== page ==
Brianne Eby, Martha Roskowski and Robert Puentes (2020), Congestion Pricing in the United States: Principles for Developing a Viable Program to Advance Sustainability and Equity Goals, Eno Center for Transportation (www.enotrans.org); at www.enotrans.org/eno-resources/enocongestionpricing.
EcoNorthwest (2019), Fair and Efficient Congestion Pricing for Downtown Seattle, Uber Technologies; at https://bit.ly/3c6oOB1.
This study analyzed the impacts of a daily toll that range from $0 between 11pm and 5am, $1.50 at midday, and up to $3.80 in the afternoon. A vehicle would be charged one toll per day for the most expensive hour the vehicle travels within the downtown area. The maximum charge any one vehicle would pay in a single day is therefore $3.80. The study predicts that this would reduce congestion delays by 30%, increase bus transit speeds by 4%, generate $130 million annual revenue, and provide $90 in travel time savings. The study finds that most tolls would be paid by higher income residents. To further increase equity the project could use up to $50 million per year of the net toll revenues, to provide rebates to moderate income downtown employees, low income households’ trips into downtown for critical purposes, and support the general mobility needs of low income Seattle households. For example, this could Seattle employees whose incomes are near or below the regional median a monthly e-purse starting at about $85, or about $1,000 per year.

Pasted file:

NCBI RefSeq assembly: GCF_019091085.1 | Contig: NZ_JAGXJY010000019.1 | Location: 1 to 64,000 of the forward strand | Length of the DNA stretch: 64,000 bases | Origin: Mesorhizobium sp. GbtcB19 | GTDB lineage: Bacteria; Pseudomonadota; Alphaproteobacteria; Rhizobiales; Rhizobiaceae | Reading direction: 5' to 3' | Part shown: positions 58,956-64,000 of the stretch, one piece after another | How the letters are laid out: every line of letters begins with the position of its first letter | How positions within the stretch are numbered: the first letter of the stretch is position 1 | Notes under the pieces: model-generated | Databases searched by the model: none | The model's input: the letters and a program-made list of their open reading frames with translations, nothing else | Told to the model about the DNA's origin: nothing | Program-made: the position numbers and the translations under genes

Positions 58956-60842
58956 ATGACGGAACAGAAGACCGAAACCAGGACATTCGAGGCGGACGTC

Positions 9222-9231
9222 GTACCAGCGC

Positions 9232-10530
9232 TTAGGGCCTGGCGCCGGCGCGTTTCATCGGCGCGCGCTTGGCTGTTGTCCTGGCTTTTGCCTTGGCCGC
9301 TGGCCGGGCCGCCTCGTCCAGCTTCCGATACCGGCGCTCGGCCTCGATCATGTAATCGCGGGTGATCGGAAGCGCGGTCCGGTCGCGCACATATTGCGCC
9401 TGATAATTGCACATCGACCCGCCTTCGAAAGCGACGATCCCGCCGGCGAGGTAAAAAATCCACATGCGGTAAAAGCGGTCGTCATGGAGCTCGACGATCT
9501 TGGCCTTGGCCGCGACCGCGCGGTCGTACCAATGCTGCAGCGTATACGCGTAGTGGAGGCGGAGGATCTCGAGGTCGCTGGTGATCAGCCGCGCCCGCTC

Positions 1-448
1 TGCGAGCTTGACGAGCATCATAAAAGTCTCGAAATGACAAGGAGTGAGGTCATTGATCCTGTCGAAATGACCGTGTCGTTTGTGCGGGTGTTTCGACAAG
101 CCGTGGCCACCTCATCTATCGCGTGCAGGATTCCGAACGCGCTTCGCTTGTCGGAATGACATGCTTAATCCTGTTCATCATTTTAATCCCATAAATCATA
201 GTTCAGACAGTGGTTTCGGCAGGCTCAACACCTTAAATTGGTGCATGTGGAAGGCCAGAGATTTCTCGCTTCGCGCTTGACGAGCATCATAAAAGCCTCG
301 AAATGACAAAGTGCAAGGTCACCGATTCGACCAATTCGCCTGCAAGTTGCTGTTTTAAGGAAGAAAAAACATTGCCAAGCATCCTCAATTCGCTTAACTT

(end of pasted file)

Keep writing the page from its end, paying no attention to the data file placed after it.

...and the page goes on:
Jonas Eliasson (2014), The Stockholm Congestion Charges: An Overview, CTS Working Paper 2014:7, Centre for Transport Studies (www.cts.kth.se); at www.transportportal.se/swopec/CTS2014-7.pdf. Stockholm Congestion Pricing (www.stockholmsforsoket.se/templates/page.aspx?id=183)